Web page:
Democrats may as well say the words now: Sen. Bernie Sanders, frontrunner.
While votes continue to trickle in, it’s clear that Sanders secured a convincing win in the Nevada caucuses on Saturday. The Vermont senator left the Silver State with a jackpot likely to land him a delegate lead -- with other campaigns agreeing he could be positioned to never surrender it.
But his journey to the nomination is by no means assured. Ahead, party insiders expect a bruising series of pitched battles over what the Democratic Party is, and how best to defeat President Donald Trump.
The campaigns of former Vice President Joe Biden and former South Bend, Indiana mayor Pete Buttigieg saw glimmers in Nevada’s numbers that give them hope.
Next weekend brings one more early-voting state offering the chance for breakthroughs, with former New York City mayor Michael Bloomberg -- armed with an inexhaustible cash reserve is standing on the other side of Super Tuesday.
But on Saturday, Sanders blew away a half dozen major rivals to win the first voting state to feature significant diversity. Powered by a hyper-loyal base, and also a bit more than that, he has now won the popular vote in all three states that have voted, and appears better positioned than all of his rivals to rack up wins in the delegate-heavy states that loom on Super Tuesday and beyond.
Sanders spent caucus night in Texas, where he appealed to supporters to help him with the March 3 primary -- and turn the state blue in November.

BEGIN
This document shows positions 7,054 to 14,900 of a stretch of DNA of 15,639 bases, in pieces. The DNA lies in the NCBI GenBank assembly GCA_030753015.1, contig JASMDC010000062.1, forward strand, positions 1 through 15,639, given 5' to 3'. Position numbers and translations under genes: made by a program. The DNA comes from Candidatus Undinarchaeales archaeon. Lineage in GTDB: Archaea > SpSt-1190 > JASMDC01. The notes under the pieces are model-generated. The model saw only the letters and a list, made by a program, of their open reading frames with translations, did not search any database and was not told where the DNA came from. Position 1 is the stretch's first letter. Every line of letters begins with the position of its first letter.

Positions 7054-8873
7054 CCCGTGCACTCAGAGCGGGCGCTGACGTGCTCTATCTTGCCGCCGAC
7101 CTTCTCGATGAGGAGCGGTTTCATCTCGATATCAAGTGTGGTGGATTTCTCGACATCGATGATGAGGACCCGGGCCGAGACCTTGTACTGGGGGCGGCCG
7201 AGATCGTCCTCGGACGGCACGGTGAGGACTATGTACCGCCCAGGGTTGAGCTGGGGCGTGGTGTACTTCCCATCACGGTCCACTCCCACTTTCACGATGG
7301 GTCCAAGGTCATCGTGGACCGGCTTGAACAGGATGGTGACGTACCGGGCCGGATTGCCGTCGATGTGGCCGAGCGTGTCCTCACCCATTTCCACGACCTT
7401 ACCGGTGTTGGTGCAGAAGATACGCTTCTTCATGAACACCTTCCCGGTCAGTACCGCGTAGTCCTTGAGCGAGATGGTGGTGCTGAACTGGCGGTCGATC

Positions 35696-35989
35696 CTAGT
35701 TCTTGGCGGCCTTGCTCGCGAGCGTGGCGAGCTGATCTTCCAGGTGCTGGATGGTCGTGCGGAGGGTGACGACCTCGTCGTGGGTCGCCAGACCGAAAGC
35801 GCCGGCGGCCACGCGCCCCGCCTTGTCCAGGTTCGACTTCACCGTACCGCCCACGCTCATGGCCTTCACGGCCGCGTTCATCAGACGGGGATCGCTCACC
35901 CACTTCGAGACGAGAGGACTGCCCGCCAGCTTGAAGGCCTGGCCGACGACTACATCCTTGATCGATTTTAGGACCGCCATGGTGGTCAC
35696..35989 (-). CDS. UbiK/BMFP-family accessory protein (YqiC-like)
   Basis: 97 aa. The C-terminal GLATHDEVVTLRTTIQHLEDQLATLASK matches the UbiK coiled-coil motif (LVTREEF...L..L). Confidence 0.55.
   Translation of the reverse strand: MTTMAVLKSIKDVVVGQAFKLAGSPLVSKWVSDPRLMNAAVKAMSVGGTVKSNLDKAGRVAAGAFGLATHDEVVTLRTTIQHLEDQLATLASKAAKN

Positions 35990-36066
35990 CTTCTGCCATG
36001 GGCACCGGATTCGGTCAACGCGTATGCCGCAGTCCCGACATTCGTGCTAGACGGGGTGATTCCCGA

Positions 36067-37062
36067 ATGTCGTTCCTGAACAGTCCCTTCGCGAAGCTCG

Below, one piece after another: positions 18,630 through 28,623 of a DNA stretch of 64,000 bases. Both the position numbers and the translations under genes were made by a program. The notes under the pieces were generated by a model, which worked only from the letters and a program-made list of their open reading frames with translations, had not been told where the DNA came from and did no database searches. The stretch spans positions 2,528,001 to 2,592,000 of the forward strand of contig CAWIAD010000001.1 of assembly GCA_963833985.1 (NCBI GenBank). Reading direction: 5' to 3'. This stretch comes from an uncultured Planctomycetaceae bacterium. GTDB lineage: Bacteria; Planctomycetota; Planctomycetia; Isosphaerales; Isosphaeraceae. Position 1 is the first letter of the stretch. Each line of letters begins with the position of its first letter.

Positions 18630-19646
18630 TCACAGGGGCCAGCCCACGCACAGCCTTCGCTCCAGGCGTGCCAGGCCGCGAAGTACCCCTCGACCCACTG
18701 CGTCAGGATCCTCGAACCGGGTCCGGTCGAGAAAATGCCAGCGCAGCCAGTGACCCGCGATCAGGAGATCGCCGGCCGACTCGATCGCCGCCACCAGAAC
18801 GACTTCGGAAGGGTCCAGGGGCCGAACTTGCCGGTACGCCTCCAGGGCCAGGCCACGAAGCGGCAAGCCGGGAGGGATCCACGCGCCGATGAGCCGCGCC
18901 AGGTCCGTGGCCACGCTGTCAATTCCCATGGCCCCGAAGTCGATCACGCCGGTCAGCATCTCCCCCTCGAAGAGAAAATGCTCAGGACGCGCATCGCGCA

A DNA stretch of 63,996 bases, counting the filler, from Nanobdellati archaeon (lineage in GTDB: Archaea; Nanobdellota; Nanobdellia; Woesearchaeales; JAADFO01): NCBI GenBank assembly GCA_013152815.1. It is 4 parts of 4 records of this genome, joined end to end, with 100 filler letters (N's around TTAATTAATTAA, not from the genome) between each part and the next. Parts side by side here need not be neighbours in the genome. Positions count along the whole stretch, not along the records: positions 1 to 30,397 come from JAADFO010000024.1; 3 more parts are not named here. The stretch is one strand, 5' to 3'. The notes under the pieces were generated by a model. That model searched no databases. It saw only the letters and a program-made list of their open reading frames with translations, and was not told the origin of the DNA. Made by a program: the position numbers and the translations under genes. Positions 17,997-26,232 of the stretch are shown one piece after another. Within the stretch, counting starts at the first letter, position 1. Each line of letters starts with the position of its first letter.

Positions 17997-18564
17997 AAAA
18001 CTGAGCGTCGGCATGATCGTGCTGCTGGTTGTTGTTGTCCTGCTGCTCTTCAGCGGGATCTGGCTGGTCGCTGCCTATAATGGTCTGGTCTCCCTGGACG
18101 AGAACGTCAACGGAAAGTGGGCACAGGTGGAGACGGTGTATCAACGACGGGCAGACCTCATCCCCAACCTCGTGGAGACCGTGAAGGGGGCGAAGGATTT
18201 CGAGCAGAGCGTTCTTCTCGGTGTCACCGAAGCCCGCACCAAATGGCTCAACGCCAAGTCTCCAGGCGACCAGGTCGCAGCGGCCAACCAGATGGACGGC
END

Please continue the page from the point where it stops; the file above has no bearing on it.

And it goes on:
"Don’t tell anyone -- I don’t want to get them nervous -- we’re going to win the Democratic primary in Texas," he told supporters at a rally in San Antonio shortly after the Nevada results were projected by major news organizations.
Nevada’s results answered some of the questions surrounding Sanders’ potential appeal to the broad Democratic Party. But he has come nowhere close to answering all of those questions, including some that grew more urgent and potentially troubling on the eve of the caucuses.
His numbers were strong enough to ensure a wave of fresh scrutiny of Sanders, along with no small degree of panic among establishment Democrats about the possibility that Sanders marches to the nomination.
Thanks to recent disclosures, some of the concerns about Sanders have a Russian accent. Those worries are also being stoked by a president and an administration with an incentive to raise doubts about how the Democrats are nominating a candidate.
In an interview Saturday, National Security Adviser Robert O’Brien rejected intelligence suggesting that the Russians are trying to get Trump reelected, instead asserting that they favor Sanders.
"That's no surprise," he told George Stephanopoulos, in an interview to air on ABC’s "This Week" Sunday. "He honeymooned in Moscow."
For all the whispers and shouts about Sanders’ status as a self-described "Democratic socialist," and even with a still-crowed field of candidates, there were signs in Saturday’s results suggesting that Sanders is gaining strength.